White Sands Test Facility employees Decommission Atlantis’ Pods

Propulsion Test Office Test Conductor Greg Hall stands near one of Atlantis’ pods.
Propulsion Test Office Test Conductor Greg Hall stands near one of Atlantis’ pods.
In 1973, when the Apollo Program was waning due to budget reductions, the newly initiated Space Shuttle Program began to create test requirements at White Sands Test Facility (WSTF), a remote test site located near Las Cruces, NM. WSTF quietly began its early testing of Space Shuttle orbital maneuvering subsystem (OMS) engine technology and prototype engines in 1973, a few years before the onset of the program and, today, is finishing up the final acts of cleaning the propulsion systems of the toxic propellants so that they can be safely displayed in a museum setting at the Kennedy Space Center (KSC).

Early in the program, candidate OMS engines from four manufacturers were tested at WSTF to select the OMS engine manufacturer and define baseline data in the official OMS engine design. In addition, OMS and reaction control system (RCS) qualification testing helped WSTF earn its stellar reputation in spaceflight propulsion knowledge.

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Gene Kranz, Apollo Flight Director, looks at the pods before they are cleaned and shipped back to Kennedy Space Center.
A lot of qualification testing was performed prior to the initial STS-1 launch at WSTF. WSTF was also in the forefront of the OMS/RCS development, qualification, and management of the follow-on test program.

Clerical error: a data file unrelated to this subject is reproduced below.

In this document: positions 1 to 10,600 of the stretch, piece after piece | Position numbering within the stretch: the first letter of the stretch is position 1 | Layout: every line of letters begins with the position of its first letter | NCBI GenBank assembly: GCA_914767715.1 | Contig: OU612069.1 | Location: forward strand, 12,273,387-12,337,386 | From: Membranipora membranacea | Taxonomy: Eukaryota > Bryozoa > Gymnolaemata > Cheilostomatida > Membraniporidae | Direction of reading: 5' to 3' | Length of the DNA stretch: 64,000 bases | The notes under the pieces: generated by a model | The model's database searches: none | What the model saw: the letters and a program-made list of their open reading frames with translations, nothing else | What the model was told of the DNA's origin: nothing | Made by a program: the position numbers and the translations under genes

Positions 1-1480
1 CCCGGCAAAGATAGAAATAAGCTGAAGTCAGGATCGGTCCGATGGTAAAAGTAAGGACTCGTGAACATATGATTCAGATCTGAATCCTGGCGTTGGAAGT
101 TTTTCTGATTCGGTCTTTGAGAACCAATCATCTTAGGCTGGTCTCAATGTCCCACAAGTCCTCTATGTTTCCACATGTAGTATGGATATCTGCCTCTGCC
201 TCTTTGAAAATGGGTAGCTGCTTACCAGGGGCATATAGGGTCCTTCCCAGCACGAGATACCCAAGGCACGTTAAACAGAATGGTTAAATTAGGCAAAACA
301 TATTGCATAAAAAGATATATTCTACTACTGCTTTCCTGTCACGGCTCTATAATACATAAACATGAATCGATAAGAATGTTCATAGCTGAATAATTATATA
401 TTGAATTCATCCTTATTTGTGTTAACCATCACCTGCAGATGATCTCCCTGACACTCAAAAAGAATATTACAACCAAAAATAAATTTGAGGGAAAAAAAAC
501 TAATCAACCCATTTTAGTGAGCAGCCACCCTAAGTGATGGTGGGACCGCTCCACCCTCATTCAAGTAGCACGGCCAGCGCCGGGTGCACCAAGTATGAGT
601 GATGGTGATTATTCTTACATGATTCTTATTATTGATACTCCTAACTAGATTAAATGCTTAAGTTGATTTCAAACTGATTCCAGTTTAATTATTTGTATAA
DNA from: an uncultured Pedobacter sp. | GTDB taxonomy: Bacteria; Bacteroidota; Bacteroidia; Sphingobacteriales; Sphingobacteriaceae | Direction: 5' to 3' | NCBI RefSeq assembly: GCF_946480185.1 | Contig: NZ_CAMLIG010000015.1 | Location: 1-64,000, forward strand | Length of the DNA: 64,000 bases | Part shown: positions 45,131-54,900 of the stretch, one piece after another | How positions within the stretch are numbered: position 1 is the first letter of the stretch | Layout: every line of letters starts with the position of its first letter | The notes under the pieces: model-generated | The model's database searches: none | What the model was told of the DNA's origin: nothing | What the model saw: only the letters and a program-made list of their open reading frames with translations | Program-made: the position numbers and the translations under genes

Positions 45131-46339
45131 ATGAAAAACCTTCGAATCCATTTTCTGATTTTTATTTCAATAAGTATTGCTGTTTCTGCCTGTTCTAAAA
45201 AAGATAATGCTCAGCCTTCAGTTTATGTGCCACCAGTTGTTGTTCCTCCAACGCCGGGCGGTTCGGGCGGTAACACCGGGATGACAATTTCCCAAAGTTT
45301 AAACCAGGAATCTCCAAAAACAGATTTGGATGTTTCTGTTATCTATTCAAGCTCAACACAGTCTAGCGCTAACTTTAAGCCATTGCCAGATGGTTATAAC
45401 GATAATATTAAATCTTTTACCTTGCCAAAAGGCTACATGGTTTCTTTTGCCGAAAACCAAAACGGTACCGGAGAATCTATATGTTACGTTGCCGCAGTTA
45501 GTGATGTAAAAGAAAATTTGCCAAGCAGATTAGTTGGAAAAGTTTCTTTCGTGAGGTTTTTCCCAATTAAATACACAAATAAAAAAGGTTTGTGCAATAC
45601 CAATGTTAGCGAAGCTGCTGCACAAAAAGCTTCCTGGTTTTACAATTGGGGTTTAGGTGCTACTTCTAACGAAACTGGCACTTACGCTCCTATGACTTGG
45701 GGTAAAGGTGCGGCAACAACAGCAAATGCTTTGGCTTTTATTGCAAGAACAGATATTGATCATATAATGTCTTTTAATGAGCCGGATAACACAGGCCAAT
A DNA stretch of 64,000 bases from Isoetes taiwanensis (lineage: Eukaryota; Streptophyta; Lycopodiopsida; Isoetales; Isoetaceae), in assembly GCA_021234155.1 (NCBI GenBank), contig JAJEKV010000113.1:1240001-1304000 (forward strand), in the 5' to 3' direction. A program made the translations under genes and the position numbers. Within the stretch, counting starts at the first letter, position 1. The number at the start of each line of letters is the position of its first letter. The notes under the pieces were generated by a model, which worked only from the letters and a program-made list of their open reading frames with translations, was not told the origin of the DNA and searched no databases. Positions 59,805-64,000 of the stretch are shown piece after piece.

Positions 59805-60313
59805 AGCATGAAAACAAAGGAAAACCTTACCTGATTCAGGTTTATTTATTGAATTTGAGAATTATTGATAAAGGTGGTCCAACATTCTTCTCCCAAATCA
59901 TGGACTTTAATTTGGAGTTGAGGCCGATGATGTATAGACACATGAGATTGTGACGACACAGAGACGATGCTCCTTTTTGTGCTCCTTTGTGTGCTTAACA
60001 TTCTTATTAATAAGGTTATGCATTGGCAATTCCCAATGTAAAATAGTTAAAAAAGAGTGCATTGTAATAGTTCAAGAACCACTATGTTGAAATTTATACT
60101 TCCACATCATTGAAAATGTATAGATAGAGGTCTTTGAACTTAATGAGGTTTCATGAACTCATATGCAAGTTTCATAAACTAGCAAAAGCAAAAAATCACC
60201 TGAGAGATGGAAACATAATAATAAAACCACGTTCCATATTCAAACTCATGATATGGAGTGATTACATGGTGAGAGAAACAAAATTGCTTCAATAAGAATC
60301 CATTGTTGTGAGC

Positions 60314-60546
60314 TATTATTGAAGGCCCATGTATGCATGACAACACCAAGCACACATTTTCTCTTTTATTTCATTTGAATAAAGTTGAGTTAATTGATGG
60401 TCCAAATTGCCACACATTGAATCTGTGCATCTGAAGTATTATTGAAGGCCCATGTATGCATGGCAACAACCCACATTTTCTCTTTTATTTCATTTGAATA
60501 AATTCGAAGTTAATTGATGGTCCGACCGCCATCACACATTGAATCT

WSTF became a key player in the investigation and resolution of metal nitrate contamination in oxidizer systems, fuel-valve seal extrusion, primary reaction control system (PRCS) direct-acting valve development, and the PRCS re-designed pilot-operated valve.

Early shuttle testing at WSTF included the development of functional checkout, decontamination and initial propellant tank acquisition screen checkout processes for both WSTF and KSC. Activation of the Shuttle Component Repair Depot at WSTF contributed significantly to the program by adding the capability to repair PRCSs and vernier RCSs, orbital maneuvering engines, quad check valves and propellant manifold isolation valves.

Greg Hall, Propulsion Test Office, Test Conductor, recently invited employees and their families to view the pods before their shipment to KSC.

“It’s sad, but it is the end of the shuttle program,” Hall said. “We are completing the job.”

Cheerie Patneaude
White Sands Test Facility

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